Micron’s 232-Layer NAND Paves Way for 200TB SSDs

Micron’s 232-Layer NAND Paves Way for 200TB SSDs

Memory and data storage producer Micron have begun production and shipment of the world’s first 232-layer NAND in Singapore, which marks the first time a NAND manufacturer has surpassed 200 layers. This opens the door for the world’s first 200TB SSDs. For comparison, even the flashiest personal computers usually stop at 2TB of storage, and the current largest SSD in the world is 100TB.

Prior to the innovation, the company’s NAND topped out at 176-layers. The new NAND is also 50% faster than Micron’s 176-layer offering, at a top speed of 2.4 gigabytes per second, while featuring 100% higher write bandwidth and 75% higher read bandwidth. The company also says that the 232-layer NAND has 1 terabyte per die, the highest areal density in the industry, and has heightened capacity and energy efficiency over previous Micron NANDs.

“Micron’s 232-layer NAND is a watershed moment for storage innovation as first proof of the capability to scale 3D NAND to more than 200 layers in production,” said Scott DeBoer in the company’s press release. DeBoer is Micron’s executive vice president of technology and products.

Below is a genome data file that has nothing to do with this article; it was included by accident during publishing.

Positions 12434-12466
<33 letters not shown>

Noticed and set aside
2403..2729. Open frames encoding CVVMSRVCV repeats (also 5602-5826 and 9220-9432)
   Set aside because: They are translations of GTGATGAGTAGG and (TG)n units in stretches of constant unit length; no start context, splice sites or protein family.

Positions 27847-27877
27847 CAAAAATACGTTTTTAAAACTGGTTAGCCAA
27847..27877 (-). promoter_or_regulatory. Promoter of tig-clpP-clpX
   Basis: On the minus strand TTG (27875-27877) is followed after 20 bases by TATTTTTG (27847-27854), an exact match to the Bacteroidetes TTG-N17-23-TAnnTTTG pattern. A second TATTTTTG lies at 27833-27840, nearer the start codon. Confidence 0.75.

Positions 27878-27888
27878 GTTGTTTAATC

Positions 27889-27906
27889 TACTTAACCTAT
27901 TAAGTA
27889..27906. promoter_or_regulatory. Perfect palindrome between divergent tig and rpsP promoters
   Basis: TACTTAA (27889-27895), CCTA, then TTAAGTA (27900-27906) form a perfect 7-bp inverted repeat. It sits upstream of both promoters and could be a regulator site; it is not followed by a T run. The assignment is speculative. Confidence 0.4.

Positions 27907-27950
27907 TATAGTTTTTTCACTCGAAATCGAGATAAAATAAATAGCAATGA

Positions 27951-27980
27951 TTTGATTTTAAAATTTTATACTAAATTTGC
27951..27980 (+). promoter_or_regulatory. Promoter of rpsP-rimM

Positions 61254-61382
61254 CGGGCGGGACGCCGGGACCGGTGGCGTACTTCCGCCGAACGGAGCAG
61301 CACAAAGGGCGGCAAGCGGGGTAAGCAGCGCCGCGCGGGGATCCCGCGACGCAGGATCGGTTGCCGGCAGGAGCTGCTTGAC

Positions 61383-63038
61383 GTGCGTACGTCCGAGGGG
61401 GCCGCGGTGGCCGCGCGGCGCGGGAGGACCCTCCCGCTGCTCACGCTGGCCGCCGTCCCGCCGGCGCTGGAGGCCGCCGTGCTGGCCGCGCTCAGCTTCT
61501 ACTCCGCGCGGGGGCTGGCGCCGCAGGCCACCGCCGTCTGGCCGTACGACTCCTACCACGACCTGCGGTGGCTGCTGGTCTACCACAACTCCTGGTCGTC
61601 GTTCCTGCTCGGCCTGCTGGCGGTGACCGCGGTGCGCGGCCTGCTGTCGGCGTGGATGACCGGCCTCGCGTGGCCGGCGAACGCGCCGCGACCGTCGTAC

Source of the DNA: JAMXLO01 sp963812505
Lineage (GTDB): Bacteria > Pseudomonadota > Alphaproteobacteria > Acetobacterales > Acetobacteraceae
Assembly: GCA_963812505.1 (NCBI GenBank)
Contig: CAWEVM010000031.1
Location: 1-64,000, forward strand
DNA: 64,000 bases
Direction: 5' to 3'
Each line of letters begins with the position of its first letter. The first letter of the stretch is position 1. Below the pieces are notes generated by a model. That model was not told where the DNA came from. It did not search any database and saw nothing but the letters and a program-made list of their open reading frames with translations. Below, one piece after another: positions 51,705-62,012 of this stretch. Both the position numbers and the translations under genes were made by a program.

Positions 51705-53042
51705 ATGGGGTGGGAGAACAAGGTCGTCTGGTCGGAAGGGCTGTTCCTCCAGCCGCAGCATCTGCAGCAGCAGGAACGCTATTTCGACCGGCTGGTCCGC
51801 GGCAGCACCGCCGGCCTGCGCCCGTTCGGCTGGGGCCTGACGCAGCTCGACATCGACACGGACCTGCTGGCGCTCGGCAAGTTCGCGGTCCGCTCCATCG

Speaking to Techradar Pro in 2020, Micron CEO Thomas Isakovich spoke promisingly about what this kind of NAND density can achieve, saying “We can do 200 TB in 2021 and likely 400 TB by 2023, depending on the timing of NAND density gains.” The pandemic’s certainly pushed that timetable back — 2021 might have been too ambitious in the first place — but it seems that the company’s finally moving on it.

Micron says that the new NAND is in production at the company’s Singapore factory, and will ship to customers in “component form.” But in case you think this means you’re going to upgrade your gaming PC’s capacity by about 100 fold, think again. That 100TB SSD we mentioned earlier currently costs $US40,000 ($55,528), and a 200TB one is going to be more expensive.

Instead, this backwards compatible NAND will be best suited for data centres handling mobile applications, cloud computing, and artificial intelligence.

It’s encouraging seeing a successful achievement coming out of the computer hardware industry, considering we’re in the middle of a chip shortage, which the U.S. is flailing to fix among plenty of resistance on Capitol Hill.

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